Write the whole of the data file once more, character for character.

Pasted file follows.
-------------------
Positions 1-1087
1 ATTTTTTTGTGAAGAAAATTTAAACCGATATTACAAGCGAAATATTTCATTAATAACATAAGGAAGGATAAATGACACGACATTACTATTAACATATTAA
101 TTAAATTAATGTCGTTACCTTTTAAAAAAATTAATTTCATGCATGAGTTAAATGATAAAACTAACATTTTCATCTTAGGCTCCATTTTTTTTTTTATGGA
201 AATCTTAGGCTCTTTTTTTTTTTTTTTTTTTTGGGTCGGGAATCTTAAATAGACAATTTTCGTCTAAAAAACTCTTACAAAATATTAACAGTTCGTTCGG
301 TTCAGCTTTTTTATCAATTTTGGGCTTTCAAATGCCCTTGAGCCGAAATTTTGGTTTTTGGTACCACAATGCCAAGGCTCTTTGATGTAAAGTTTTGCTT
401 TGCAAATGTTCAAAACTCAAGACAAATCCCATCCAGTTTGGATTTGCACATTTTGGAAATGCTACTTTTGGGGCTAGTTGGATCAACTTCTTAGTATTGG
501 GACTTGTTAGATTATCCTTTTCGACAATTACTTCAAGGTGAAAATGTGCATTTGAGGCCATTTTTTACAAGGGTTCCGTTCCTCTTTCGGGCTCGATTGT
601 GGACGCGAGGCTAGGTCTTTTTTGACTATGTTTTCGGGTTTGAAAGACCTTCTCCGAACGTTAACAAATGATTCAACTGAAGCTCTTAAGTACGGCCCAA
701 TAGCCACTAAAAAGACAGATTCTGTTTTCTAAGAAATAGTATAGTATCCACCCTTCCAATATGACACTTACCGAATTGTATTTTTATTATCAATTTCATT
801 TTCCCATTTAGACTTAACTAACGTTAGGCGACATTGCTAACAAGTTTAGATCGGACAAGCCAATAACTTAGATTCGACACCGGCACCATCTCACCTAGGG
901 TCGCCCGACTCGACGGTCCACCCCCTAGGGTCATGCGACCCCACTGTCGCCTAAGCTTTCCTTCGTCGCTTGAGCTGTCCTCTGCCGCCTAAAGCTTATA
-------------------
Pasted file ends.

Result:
Positions 1-1087
1 ATTTTTTTGTGAAGAAAATTTAAACCGATATTACAAGCGAAATATTTCATTAATAACATAAGGAAGGATAAATGACACGACATTACTATTAACATATTAA
101 TTAAATTAATGTCGTTACCTTTTAAAAAAATTAATTTCATGCATGAGTTAAATGATAAAACTAACATTTTCATCTTAGGCTCCATTTTTTTTTTTATGGA
201 AATCTTAGGCTCTTTTTTTTTTTTTTTTTTTTGGGTCGGGAATCTTAAATAGACAATTTTCGTCTAAAAAACTCTTACAAAATATTAACAGTTCGTTCGG
301 TTCAGCTTTTTTATCAATTTTGGGCTTTCAAATGCCCTTGAGCCGAAATTTTGGTTTTTGGTACCACAATGCCAAGGCTCTTTGATGTAAAGTTTTGCTT
401 TGCAAATGTTCAAAACTCAAGACAAATCCCATCCAGTTTGGATTTGCACATTTTGGAAATGCTACTTTTGGGGCTAGTTGGATCAACTTCTTAGTATTGG
501 GACTTGTTAGATTATCCTTTTCGACAATTACTTCAAGGTGAAAATGTGCATTTGAGGCCATTTTTTACAAGGGTTCCGTTCCTCTTTCGGGCTCGATTGT
601 GGACGCGAGGCTAGGTCTTTTTTGACTATGTTTTCGGGTTTGAAAGACCTTCTCCGAACGTTAACAAATGATTCAACTGAAGCTCTTAAGTACGGCCCAA
701 TAGCCACTAAAAAGACAGATTCTGTTTTCTAAGAAATAGTATAGTATCCACCCTTCCAATATGACACTTACCGAATTGTATTTTTATTATCAATTTCATT
801 TTCCCATTTAGACTTAACTAACGTTAGGCGACATTGCTAACAAGTTTAGATCGGACAAGCCAATAACTTAGATTCGACACCGGCACCATCTCACCTAGGG
901 TCGCCCGACTCGACGGTCCACCCCCTAGGGTCATGCGACCCCACTGTCGCCTAAGCTTTCCTTCGTCGCTTGAGCTGTCCTCTGCCGCCTAAAGCTTATA